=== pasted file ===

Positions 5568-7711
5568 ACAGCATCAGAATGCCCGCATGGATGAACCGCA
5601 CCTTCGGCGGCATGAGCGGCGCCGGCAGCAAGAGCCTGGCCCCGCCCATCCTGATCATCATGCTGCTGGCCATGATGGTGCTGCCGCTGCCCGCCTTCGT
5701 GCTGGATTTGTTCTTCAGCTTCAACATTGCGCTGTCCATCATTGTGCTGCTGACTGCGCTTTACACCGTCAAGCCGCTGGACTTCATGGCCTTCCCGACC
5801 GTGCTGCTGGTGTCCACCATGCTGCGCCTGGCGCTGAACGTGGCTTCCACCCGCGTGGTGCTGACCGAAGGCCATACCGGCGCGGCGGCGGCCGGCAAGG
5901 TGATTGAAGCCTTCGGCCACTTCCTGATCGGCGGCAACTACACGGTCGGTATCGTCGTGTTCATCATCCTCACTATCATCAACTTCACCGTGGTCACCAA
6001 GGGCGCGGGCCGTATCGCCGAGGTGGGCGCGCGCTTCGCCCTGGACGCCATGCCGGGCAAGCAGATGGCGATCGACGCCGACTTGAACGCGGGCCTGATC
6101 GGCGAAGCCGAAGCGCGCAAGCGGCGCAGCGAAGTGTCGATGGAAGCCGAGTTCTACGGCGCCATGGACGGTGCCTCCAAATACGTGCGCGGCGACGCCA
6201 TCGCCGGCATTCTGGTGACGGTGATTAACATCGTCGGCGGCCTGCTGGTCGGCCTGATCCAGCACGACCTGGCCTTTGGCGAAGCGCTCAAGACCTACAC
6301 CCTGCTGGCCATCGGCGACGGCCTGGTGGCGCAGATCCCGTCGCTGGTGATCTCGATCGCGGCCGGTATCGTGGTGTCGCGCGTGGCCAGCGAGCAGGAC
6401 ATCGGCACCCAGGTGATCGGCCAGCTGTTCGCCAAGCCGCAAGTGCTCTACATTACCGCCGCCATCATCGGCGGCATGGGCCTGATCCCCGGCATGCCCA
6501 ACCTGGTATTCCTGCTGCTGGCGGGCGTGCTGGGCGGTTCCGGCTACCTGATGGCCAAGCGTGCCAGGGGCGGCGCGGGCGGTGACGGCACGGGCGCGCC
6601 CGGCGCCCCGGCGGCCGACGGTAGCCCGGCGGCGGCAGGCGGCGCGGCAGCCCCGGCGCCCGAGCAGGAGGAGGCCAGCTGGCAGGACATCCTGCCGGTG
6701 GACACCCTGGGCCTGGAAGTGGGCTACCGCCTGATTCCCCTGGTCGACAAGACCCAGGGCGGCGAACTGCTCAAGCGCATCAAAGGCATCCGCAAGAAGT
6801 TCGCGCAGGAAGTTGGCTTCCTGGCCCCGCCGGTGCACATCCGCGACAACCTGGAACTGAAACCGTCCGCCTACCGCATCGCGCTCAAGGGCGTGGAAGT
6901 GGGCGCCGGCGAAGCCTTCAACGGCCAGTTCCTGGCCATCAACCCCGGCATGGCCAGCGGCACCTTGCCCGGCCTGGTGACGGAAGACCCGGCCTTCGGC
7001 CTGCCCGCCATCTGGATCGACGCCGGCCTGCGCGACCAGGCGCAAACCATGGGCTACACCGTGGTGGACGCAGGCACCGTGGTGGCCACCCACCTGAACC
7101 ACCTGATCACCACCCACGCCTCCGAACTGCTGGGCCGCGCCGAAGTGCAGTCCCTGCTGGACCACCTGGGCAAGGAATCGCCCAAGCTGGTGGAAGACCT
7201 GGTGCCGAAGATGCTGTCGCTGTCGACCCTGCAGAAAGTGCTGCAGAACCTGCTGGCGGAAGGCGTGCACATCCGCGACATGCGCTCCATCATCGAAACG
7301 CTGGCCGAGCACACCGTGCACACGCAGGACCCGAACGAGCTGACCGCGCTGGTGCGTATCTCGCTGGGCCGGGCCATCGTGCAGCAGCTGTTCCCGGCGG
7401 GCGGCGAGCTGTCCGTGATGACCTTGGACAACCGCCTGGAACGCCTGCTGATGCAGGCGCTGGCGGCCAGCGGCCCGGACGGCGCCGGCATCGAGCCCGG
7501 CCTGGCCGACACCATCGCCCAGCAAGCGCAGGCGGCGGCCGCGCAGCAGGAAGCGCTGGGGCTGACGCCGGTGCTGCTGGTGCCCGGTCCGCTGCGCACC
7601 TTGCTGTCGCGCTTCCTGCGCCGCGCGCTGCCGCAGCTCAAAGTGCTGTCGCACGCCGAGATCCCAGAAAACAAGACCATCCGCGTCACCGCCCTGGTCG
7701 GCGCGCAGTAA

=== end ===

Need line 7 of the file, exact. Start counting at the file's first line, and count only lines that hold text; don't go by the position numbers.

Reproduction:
6001 GGGCGCGGGCCGTATCGCCGAGGTGGGCGCGCGCTTCGCCCTGGACGCCATGCCGGGCAAGCAGATGGCGATCGACGCCGACTTGAACGCGGGCCTGATC